This can get a little tricky when the area is deep in the application. If there was a bug in the uTest platform on the payments screen in the Account & Settings section how should we identify that area?

In the link above, one of the authors suggests you write it like this:
Account & Settings – Payments – Total payout amount is incorrect

Personally I don’t like this suggestion. Testers who do this tend to put the navigation steps in the bug titles. That is not the place for that information. Plus having more than two sections makes the title difficult to read.

I prefer to list only the broad area of the application and include the more specific area in the description. Here is how I would write this title:
Account & Settings – The total payout amount on the Payments page is incorrect

Do Not Specify the Test Environment

Many testers include the device or environment they use to test in the title of their bugs:
[iPhone 5] User profile – Unable to link to Facebook

The landscape that we test against these days is so large that it’s no wonder that this has become more common recently. Testers feel that the device they found the bug on is an important piece of information. While that is true, the title of the bug is not the right place for it.

The main reason that this is a bad practice is because it gives false impression about the scope of the bug. Generally when testers start their bug title with the environment, they are simply stating the device that they found the bug in. But the customer may interpret that to mean that this bug is only present on that device listed in the title.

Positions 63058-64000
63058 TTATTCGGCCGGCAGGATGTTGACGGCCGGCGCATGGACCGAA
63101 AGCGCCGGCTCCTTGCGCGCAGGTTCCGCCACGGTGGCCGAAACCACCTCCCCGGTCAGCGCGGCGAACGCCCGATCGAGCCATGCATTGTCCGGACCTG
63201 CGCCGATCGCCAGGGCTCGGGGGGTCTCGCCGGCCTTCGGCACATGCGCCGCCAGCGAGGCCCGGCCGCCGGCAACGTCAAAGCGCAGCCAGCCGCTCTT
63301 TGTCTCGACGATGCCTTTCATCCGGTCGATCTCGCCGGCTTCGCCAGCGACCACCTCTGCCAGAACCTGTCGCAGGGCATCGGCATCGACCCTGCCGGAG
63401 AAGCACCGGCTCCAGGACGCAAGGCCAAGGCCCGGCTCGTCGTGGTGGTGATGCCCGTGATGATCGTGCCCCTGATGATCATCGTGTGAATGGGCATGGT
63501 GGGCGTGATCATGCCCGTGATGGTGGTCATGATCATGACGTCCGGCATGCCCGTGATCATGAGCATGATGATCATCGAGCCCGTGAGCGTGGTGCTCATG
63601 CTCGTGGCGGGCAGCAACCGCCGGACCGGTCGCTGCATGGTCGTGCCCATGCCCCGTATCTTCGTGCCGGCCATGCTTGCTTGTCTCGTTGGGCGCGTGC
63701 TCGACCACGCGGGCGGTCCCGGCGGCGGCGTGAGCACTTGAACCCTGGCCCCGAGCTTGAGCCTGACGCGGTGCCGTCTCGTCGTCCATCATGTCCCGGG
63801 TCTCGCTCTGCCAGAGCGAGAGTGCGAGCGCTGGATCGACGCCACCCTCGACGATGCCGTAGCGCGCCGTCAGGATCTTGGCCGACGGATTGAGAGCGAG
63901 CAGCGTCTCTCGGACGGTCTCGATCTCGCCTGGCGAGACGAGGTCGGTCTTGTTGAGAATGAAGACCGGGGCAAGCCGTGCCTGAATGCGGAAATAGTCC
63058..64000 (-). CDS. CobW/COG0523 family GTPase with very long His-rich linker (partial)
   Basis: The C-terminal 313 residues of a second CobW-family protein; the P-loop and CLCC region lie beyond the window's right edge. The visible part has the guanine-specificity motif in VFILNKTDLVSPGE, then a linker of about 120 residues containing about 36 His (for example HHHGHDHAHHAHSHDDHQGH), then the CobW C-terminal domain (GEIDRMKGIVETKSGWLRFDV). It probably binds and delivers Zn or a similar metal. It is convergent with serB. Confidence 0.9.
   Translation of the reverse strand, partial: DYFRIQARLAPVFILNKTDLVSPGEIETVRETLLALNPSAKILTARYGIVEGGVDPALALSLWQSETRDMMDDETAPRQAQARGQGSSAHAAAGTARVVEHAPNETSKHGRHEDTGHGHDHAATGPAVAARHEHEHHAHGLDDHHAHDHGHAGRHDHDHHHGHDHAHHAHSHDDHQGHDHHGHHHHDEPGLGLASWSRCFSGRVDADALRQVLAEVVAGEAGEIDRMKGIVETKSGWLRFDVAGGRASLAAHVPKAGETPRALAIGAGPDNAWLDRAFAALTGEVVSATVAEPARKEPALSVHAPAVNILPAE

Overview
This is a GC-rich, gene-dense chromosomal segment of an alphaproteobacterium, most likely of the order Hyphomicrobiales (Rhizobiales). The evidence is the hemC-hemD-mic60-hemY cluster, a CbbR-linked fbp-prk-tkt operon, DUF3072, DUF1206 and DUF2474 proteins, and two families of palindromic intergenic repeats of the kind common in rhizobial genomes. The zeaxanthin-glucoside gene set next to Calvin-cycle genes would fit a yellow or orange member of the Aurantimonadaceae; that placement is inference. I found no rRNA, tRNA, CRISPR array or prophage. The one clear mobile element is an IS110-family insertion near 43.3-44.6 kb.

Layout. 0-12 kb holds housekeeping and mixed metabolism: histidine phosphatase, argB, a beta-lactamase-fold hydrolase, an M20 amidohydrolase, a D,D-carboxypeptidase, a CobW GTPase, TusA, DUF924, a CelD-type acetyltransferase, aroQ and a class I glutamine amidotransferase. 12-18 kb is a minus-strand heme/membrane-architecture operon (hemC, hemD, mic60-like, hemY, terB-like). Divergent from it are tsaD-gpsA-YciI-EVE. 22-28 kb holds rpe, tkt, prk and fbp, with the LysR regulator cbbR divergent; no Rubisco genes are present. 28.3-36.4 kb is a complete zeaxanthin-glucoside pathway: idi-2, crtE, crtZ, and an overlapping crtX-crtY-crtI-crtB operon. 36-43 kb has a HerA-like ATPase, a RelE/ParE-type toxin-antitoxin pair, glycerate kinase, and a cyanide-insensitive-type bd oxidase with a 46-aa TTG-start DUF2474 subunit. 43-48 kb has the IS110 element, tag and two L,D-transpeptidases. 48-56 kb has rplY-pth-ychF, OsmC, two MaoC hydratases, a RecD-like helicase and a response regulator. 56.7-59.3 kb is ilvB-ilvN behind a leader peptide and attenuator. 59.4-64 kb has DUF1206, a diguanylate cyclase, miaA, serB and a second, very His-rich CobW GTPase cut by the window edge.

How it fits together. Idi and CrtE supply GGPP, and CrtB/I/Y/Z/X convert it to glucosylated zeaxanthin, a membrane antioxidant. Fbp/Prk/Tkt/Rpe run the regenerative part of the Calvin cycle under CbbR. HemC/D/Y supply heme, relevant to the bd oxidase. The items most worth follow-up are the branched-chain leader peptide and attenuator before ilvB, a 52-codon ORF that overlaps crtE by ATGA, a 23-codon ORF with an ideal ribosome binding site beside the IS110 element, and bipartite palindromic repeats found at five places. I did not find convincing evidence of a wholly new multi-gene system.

Unless you have tested against every other possible device/environment, don’t include this information in the title. It adds little value and can actually cause problems.

As with most rules, there are exceptions. Here are two:

Explicitly required
If the cycle specifically tells you to include environment information in your bug titles, you should follow the instructions.

For example, this is directly from a test cycle I recently was on

NOTE – If you find an iPad bug: Please add [iPad – iOS xx] at the beginning of you bug title.

In this situation it is perfectly fine (and even required) that you include the environment in your title.

However, you may see something like this in the instructions:

BUG TEMPLATE: Please include the following info in all your bugs: Mobile device model and OS version Description of bug Wi-Fi or 3G / 4G?

This does not mean that all this information should be in the title. It simply means that it should be specified in the body of the bug. Generally you should put this information in the ‘Specified Environments’ or ‘Additional Environment info’ fields. It is the “Bug” template, not the “Bug Title” template.

Environment specific bugs are allowed